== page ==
Feb 2, 2009
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This monograph presents a qualitative assessment of the performance of medium-armored forces in 13 past conflicts that span the range of military operations. The accompanying analysis is designed to help inform U.S. Army decisions about fielding medium-armored forces in the future. The case histories yielded three major insights. First, medium-armored forces fare poorly against competent, heavily armored opponents. This finding will prove relevant to the U.S. Army's medium-armored forces if their survivability and lethality do not live up to expectations or cannot be fully realized in battlefield conditions. Second, doctrinal and organizational steps can, in certain circumstances, mitigate medium armor's liabilities. These steps include the implementation of high-quality combined-arms tactics down to the lowest echelons, the effective application of supporting firepower, and training for crews and junior leaders. Finally, the U.S. Army has lacked a forced-entry armor capability since the retirement of the M551 Sheridan. Neither the Stryker vehicle nor the Future Combat Systems (as currently envisioned) can fill that critical void. The authors conclude that it would be prudent for the U.S. Army to maintain a mix of heavy, medium-armored, and light forces that can be task organized and employed in conditions that best match their attributes. Medium-armored forces have much to offer in such a mix.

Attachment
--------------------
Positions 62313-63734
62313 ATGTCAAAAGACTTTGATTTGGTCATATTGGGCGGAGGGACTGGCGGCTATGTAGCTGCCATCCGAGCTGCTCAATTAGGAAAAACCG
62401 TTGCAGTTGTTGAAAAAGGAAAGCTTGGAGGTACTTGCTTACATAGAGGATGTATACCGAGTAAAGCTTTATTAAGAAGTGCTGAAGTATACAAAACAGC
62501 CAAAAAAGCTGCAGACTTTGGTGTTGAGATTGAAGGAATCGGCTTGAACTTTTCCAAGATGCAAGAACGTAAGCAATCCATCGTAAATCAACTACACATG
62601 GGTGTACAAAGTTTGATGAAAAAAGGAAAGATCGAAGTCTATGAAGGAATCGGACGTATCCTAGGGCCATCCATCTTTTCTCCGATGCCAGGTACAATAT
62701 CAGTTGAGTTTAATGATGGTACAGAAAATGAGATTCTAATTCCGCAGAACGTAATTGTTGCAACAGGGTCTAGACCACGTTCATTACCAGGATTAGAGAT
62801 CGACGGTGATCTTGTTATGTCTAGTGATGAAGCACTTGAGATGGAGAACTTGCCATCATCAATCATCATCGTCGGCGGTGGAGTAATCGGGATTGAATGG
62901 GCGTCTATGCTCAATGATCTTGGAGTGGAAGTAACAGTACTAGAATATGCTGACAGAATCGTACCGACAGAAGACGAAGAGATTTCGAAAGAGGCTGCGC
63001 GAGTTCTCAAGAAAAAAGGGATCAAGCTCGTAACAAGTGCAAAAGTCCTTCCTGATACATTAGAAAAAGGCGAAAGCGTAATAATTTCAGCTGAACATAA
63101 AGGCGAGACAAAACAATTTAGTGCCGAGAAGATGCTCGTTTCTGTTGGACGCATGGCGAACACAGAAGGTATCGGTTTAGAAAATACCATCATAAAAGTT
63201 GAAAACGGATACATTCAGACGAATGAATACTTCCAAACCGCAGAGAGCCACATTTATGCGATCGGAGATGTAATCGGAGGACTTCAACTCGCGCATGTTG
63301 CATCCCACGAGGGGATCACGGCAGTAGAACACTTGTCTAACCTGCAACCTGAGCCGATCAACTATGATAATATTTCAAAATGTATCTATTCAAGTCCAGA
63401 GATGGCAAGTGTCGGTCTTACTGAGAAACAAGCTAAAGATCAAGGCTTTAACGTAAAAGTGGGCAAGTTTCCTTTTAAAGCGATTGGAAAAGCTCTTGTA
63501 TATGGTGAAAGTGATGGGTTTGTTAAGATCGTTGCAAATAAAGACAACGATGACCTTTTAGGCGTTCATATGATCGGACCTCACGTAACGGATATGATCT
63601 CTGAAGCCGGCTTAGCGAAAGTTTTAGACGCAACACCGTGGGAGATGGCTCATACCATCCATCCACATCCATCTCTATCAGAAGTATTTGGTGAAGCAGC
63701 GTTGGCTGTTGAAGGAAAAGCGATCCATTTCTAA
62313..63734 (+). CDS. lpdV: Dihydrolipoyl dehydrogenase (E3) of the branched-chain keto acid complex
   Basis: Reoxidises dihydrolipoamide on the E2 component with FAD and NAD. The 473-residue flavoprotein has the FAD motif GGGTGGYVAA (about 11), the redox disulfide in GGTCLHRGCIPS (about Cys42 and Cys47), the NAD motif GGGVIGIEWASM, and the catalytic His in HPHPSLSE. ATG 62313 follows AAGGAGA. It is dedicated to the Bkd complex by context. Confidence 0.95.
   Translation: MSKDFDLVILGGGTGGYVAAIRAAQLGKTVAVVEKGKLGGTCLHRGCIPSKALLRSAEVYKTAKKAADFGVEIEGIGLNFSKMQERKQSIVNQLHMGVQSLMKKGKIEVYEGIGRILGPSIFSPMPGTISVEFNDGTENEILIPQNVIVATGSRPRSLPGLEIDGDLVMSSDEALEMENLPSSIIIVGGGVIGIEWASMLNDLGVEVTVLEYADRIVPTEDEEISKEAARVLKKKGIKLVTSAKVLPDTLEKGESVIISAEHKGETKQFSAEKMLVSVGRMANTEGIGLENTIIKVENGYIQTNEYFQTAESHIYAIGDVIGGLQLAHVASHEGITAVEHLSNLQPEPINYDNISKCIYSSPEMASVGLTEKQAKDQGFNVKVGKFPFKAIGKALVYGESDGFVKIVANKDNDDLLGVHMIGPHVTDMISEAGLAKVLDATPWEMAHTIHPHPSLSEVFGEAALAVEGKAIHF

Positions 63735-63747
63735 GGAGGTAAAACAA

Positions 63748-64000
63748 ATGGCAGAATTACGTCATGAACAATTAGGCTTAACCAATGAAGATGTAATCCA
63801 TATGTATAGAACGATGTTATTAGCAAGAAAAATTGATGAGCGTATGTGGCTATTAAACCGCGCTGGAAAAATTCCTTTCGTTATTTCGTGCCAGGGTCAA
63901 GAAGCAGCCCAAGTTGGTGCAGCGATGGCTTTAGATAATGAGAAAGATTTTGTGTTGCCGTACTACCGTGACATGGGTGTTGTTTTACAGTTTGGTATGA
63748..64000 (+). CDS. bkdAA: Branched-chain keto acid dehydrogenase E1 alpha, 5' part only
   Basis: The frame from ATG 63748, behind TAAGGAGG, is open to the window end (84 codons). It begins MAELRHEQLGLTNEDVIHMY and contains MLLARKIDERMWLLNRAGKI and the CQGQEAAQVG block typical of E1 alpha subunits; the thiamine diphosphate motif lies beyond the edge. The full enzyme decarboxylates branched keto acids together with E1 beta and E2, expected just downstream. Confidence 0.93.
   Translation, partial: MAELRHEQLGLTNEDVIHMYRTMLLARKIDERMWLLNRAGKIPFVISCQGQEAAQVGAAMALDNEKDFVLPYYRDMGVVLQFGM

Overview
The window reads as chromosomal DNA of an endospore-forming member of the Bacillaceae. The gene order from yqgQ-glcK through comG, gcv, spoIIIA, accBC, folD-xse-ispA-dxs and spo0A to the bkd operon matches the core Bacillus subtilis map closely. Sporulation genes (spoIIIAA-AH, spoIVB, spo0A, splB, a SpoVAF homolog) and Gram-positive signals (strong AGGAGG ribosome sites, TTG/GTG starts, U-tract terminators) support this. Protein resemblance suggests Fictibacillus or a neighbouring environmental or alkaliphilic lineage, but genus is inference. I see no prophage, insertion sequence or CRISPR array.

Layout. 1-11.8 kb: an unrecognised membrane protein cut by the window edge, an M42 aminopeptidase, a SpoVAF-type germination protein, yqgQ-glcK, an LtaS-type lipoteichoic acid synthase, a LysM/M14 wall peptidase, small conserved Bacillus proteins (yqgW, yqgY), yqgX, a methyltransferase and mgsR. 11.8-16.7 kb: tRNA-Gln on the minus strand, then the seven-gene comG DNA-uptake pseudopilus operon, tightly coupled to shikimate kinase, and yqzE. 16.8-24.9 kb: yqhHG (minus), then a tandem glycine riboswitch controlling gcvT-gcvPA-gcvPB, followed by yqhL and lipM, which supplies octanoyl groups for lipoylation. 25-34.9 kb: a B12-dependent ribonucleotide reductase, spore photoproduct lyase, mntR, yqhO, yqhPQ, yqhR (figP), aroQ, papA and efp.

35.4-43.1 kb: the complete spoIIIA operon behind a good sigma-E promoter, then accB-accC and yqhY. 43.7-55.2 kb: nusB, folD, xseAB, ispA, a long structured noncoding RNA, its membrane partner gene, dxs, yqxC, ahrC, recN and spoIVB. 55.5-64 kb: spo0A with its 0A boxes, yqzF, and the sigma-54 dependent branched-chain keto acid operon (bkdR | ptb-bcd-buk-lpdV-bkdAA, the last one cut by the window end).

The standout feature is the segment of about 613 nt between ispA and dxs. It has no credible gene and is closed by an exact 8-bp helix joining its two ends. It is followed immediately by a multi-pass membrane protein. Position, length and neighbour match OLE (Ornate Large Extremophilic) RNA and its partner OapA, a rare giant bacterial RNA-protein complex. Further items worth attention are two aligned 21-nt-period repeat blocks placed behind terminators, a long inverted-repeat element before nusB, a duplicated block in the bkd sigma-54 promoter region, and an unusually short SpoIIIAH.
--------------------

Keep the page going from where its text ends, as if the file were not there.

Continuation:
Medium-Armored Forces in Operations at the High End of the Range of Military Operations
Medium-Armored Forces in the Center of the Range of Military Operations
Medium-Armored Forces in Operations at the Lower End of the Range of Military Operations
DOTMLPF, BOS, Characteristics of a Transformed Force, and Complex Terrain Synthesis for Case Studies
Individual Case Study Assessments of DOTMLPF, BOS, Characteristics of a Transformed Force, and Complex Terrain